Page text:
Mmm…chocolate. It melts in your mouth and lingers on your taste buds, reminding you that sometimes, the best things in life are foods.
Did you know that chocolate and the Caribbean have a long history together? The first civilizations to cultivate and consume chocolate lived in Central America. The Olmecs, Mayans and the Aztecs all cultivated the cacao tree and used the beans to make a dark, bitter drink.
This crop was extremely important to the people of ancient Mesoamerica. The Aztecs even used cacao beans as currency. With 3 of them, you could buy an egg, while 100 beans was the price of a slave. Or, according to the House of Chocolate Museum in Grenada, you could buy a string of jade beads for 180,000 beans.
The Mayans, for their part, believed that the tiny pods came from the gods. They sometimes included them in carvings and in temples as a symbol of life and fertility.
For many years people believed that consuming cacao had many health benefits. They used it as an aphrodisiac and to gain strength. For this reason it became a favorite among warriors.
A not-so-delicious history
Nevertheless, cacao wasn’t always consumed in the form of a tasty bar of chocolate. Today, additives like sugar and nuts give the beans the sweet flavor that we love. But back in ancient times, the custom was to consume it close to its natural form. Sometimes it was mixed with spices or even corn puree to make it less bitter.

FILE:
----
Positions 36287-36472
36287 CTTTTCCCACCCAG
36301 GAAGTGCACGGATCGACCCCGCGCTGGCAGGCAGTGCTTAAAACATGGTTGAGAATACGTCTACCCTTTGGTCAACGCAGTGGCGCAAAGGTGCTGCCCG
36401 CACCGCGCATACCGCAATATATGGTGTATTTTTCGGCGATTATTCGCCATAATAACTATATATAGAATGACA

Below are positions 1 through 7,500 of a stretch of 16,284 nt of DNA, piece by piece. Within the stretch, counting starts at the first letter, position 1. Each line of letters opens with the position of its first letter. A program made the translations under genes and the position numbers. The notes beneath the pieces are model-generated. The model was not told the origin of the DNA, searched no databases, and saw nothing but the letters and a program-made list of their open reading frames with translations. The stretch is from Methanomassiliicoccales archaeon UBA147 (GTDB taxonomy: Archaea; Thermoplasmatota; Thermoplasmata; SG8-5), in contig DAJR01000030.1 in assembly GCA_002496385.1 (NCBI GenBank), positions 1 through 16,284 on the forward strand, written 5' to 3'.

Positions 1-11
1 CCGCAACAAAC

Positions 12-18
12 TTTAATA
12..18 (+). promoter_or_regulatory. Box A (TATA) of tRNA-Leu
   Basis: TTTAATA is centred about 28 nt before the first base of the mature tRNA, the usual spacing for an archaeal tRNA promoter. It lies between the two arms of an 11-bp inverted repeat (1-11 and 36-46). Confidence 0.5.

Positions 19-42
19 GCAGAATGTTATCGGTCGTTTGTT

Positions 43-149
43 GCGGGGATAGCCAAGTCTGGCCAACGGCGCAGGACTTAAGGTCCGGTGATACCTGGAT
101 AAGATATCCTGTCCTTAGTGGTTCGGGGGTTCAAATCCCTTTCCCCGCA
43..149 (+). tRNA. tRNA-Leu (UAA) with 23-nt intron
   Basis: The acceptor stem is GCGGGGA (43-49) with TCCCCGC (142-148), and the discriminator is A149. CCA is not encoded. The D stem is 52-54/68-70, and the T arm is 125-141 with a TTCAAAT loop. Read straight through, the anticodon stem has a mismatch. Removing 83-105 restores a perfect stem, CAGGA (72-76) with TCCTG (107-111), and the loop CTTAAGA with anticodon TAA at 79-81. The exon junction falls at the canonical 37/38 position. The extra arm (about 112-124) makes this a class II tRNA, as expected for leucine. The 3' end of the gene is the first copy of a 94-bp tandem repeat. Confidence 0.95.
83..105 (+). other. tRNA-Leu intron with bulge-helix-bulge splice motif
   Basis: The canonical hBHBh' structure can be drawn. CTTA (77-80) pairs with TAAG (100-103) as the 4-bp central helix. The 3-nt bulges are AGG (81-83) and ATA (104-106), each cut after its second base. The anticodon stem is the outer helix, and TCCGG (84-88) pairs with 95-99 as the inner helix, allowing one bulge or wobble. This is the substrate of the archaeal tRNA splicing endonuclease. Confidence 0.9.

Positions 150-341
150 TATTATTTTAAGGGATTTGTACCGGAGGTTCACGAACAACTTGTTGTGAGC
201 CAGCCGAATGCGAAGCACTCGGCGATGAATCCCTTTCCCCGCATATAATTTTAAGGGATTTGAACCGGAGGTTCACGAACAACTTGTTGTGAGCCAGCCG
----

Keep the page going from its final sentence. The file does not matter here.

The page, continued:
The Aztecs and Mayans, may have been used to the taste, but we know for a fact that Europeans were not. In fact, Christopher Columbus reportedly tried a cacao drink while on a trip to the New World, and didn’t enjoy it all. We suppose it must have been an acquired taste.
“Loathsome to such as are not acquainted with it, having a scum or froth that is very unpleasant taste. Yet it is a drink very much esteemed among the Indians, where with they feast noble men who pass through their country.”-José de Acosta, a Spanish Jesuit missionary who traveled to Peru and Mexico in the 16th century
Europeans “discover” chocolate
Shortly after Christopher Columbus decided cacao beverages weren’t his cup of tea, an Aztec emperor named Montezuma II presented Spanish explorer Hernán Cortes with an entire cacao plantation. Interestingly, he only did this because he thought Cortes was the reincarnation of the late King Quetzalcoatl.
To make a long story short, Cortes became very greedy once he realized the value of cacao beans. Since he wasn’t able to find the gold he was looking for in the Americas, he decided to plant more cacao all over Mexico and the Caribbean to produce them for Europeans, who sweetened them with sugar, spices and other ingredients to suit their taste buds.
Little by little, Europeans began to drink chocolate in amounts comparable to their consumption of tea or coffee. Chocolate houses were opened in Spain, and then in England, in the 1600s. Next, the House of Fry in England made the first solid chocolate block in 1847. However, the first chocolate bars didn’t make an appearance until chocolatiers created them in Belgium around 1920.